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Profile: Paul Pietroski (University of Maryland, College Park)
  1. Paul M. Pietroski (forthcoming). Framing Event Variables. Erkenntnis:1-30.
    Davidsonian analyses of action reports like ‘Alvin chased Theodore around a tree’ are often viewed as supporting the hypothesis that sentences of a human language H have truth conditions that can be specified by a Tarski-style theory of truth for H. But in my view, simple cases of adverbial modification add to the reasons for rejecting this hypothesis, even though Davidson rightly diagnosed many implications involving adverbs as cases of conjunct-reduction in the scope of an existential quantifier. I think the (...)
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  2. Paul M. Pietroski (2010). Concepts, Meanings and Truth: First Nature, Second Nature and Hard Work. Mind and Language 25 (3):247-278.
    I argue that linguistic meanings are instructions to build monadic concepts that lie between lexicalizable concepts and truth-evaluable judgments. In acquiring words, humans use concepts of various adicities to introduce concepts that can be fetched and systematically combined via certain conjunctive operations, which require monadic inputs. These concepts do not have Tarskian satisfaction conditions. But they provide bases for refinements and elaborations that can yield truth-evaluable judgments. Constructing mental sentences that are true or false requires cognitive work, not just an (...)
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  3. Paul M. Pietroski (2008). Think of the Children. Australasian Journal of Philosophy 86 (4):657 – 669.
    Often, the deepest disagreements are about starting points, and which considerations are relevant.
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  4. Paul M. Pietroski (2006). Character Before Content. In Judith Jarvis Thomson (ed.), Content and Modality: Themes From the Philosophy of Robert Stalnaker. Oxford: Clarendon Press. 34--60.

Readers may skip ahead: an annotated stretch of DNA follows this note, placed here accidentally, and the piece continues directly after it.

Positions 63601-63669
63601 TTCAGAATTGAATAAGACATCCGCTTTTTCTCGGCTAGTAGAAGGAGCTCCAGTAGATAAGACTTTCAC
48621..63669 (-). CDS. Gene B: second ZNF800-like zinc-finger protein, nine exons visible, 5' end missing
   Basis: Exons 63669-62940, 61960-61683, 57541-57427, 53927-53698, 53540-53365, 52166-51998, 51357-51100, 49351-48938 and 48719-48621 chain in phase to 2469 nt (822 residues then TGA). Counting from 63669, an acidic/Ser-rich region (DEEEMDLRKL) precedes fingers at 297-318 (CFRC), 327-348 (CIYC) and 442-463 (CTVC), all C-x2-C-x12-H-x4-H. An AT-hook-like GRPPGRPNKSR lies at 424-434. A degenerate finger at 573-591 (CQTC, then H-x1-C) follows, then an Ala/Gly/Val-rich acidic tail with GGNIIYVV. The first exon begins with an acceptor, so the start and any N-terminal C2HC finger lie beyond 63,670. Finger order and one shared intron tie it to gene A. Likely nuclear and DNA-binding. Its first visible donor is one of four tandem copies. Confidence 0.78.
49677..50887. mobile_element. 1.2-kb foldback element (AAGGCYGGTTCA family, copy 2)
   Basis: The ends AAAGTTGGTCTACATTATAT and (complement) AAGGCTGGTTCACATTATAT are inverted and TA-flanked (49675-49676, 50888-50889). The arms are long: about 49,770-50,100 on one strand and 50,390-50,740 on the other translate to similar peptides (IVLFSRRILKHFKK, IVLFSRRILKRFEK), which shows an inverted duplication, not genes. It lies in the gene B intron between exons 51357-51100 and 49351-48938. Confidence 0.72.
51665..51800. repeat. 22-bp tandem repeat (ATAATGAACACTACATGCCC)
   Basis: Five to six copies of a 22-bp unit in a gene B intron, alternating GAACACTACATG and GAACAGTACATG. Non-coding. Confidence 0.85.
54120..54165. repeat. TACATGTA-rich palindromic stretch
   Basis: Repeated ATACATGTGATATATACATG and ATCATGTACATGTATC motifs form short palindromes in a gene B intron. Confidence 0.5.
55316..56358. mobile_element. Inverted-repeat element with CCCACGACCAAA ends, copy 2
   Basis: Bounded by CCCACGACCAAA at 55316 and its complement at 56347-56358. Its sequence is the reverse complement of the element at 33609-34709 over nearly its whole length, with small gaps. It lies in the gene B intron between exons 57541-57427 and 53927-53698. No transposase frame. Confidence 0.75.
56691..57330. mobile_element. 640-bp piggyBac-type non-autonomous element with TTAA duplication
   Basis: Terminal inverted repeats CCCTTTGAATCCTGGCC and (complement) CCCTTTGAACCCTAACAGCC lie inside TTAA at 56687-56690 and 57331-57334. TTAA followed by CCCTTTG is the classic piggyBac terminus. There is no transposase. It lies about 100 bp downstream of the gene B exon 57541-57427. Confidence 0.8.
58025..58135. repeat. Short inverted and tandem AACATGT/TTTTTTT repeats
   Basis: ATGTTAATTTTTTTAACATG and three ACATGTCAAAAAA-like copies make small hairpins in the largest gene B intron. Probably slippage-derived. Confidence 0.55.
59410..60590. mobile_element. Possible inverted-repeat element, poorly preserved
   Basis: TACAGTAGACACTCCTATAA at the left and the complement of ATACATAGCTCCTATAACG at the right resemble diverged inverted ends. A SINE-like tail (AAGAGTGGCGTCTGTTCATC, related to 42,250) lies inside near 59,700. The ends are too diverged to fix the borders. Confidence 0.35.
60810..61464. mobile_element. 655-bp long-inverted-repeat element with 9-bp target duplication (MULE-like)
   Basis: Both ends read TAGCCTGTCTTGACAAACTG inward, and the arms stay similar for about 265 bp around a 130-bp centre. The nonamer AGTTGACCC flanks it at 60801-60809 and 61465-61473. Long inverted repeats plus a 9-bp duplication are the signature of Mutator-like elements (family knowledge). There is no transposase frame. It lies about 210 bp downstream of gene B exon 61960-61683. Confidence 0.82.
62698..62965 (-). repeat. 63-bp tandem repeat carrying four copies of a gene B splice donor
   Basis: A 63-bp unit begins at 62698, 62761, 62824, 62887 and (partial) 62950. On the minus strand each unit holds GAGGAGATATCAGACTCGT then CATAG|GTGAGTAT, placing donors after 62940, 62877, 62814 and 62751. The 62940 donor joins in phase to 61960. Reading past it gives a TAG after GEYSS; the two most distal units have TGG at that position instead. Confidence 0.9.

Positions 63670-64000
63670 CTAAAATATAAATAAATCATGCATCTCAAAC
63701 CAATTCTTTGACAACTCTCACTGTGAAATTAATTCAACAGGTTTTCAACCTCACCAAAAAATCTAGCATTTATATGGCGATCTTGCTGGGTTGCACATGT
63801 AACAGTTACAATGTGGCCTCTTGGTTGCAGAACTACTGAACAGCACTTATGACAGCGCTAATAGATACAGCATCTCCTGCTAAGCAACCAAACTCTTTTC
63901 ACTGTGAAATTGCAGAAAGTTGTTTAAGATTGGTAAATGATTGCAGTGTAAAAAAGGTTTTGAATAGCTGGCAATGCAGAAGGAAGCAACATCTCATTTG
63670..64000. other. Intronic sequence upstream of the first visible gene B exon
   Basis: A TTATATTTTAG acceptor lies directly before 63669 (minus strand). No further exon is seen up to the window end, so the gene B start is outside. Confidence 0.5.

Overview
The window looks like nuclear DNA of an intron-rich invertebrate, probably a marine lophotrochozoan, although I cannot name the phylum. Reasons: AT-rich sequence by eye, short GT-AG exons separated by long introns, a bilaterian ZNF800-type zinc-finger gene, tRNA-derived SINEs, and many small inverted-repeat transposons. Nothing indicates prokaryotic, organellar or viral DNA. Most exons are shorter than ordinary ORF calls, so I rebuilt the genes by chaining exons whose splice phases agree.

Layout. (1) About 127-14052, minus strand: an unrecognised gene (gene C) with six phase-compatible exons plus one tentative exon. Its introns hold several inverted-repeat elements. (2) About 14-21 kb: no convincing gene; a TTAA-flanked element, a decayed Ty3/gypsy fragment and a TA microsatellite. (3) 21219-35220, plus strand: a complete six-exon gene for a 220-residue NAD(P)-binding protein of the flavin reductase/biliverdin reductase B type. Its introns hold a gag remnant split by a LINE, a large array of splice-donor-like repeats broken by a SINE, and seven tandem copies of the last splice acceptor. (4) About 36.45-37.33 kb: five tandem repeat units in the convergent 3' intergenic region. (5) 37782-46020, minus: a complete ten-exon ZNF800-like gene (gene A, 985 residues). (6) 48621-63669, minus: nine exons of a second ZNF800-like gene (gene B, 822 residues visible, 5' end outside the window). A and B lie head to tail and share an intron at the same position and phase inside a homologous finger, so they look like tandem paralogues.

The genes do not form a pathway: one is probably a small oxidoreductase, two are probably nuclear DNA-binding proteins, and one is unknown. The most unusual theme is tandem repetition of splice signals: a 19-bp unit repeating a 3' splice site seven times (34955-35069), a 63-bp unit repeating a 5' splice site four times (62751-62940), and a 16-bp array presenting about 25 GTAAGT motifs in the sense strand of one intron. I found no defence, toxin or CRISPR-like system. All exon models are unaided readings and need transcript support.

5. Paul M. Pietroski (2006). Interpreting Concatenation and Concatenates. Philosophical Issues 16 (1):221–245.
    This paper presents a slightly modified version of the compositional semantics proposed in Events and Semantic Architecture (OUP 2005). Some readers may find this shorter version, which ignores issues about vagueness and causal constructions, easier to digest. The emphasis is on the treatments of plurality and quantification, and I assume at least some familiarity with more standard approaches.
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  6. Stephen Crain, Andrea Gualmini & Paul M. Pietroski (2005). Brass Tacks in Linguistic Theory: Innate Grammatical Principles. In Peter Carruthers, Stephen Laurence & Stephen Stich (eds.), The Innate Mind: Structure and Contents. New York: Oxford University Press New York. 1--175.
    In the normal course of events, children manifest linguistic competence equivalent to that of adults in just a few years. Children can produce and understand novel sentences, they can judge that certain strings of words are true or false, and so on. Yet experience appears to dramatically underdetermine the com- petence children so rapidly achieve, even given optimistic assumptions about children’s nonlinguistic capacities to extract information and form generalizations on the basis of statistical regularities in the input. These considerations underlie (...)